The threats to expel foreign journalists, diplomats and aid officials are just a pale reflection of the measures employed against domestic critics and opponents. The media in particular has been targetted. Last month, the studios and offices of the MTV/Sirasa television station were ransacked and torched by a gang of armed, pro-government thugs. Two days later, Lasantha Wickrematunge, the editor of the Sunday Leader, was killed in broad daylight by a highly organised hit squad as he drove to work in Colombo. Since President Rajapakse took office, at least nine journalists have been killed and 27 assaulted. Others have been arbitrarily detained without trial. After Wickrematunge's murder, a dozen well-known journalists and media activists fled the country.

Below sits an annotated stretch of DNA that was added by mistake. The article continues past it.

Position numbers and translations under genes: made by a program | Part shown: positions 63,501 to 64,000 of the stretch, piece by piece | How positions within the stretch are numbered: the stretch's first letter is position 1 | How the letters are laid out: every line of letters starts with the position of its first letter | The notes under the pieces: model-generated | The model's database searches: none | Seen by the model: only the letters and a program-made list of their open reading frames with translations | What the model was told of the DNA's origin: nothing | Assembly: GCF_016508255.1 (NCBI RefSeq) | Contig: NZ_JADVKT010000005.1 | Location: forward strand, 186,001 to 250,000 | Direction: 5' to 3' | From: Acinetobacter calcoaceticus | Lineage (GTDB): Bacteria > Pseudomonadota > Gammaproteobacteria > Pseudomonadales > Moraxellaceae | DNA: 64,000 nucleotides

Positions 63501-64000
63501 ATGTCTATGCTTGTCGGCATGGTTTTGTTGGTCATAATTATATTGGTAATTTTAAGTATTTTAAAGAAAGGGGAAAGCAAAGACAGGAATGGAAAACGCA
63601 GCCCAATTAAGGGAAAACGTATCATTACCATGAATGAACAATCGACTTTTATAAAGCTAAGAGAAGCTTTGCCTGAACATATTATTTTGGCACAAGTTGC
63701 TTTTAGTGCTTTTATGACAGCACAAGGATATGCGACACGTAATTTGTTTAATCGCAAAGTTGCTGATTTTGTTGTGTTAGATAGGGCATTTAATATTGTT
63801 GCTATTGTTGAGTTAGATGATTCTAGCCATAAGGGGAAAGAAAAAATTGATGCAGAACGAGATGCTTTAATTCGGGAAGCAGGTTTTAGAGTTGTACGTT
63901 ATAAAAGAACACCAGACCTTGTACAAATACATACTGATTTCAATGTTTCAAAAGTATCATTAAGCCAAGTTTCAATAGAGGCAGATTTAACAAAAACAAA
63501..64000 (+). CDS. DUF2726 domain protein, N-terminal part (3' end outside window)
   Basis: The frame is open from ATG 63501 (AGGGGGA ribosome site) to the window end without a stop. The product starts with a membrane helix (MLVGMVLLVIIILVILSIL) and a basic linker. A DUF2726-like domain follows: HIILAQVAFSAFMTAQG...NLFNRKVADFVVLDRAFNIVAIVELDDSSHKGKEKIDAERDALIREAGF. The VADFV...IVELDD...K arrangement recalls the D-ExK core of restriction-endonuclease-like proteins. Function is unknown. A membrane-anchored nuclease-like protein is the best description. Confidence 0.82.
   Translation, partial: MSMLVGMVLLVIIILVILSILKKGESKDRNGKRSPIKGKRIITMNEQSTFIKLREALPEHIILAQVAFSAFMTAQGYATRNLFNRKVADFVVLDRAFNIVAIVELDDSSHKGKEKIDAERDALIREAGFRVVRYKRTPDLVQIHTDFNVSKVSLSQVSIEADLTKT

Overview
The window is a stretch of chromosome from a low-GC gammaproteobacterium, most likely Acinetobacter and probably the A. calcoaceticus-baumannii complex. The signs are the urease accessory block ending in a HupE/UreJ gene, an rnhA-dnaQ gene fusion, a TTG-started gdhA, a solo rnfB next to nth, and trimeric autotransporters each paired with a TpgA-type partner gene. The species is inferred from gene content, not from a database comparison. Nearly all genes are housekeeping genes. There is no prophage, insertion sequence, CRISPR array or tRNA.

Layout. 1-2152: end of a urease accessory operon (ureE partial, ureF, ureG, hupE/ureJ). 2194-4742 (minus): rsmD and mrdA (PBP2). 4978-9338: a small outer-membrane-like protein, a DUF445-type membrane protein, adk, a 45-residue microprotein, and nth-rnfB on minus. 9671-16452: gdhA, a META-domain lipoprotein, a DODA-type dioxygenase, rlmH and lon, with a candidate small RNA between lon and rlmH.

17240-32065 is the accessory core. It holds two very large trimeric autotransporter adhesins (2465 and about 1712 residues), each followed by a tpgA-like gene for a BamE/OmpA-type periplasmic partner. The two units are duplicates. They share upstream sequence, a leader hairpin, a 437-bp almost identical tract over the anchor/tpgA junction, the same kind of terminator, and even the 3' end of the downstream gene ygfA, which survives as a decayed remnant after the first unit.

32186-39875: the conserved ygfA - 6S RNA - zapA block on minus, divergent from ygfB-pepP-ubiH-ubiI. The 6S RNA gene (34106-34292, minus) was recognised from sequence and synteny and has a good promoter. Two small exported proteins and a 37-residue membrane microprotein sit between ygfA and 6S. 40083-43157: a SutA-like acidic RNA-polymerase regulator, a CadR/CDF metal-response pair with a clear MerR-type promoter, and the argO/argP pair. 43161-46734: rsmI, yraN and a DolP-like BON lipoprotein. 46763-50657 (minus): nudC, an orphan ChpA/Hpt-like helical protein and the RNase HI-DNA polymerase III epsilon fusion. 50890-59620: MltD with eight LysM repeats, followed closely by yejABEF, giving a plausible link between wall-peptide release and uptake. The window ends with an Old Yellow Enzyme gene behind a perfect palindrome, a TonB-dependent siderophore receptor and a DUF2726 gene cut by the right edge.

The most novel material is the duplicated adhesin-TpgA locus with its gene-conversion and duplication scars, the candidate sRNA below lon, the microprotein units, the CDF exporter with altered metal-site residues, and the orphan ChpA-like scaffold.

The Tamil minority as a whole is treated by the government and security forces as the enemy. Harassment, persecution and arbitrary arrest are part of daily life. A network of police and military roadblocks and checkpoints function throughout the country. Police dragnet operations through the Tamil areas of cities and towns are common. In one particularly appalling case in mid-2007, the police and military rounded up more than 350 Tamil men, women and children living in Colombo and dumped them by bus in the war zones of the North and East. Gotabaya Rajapakse defended this blatant abuse of democratic rights on the grounds of "national security," even suggesting that it was quite benevolent because those picked up had not been jailed indefinitely without charge.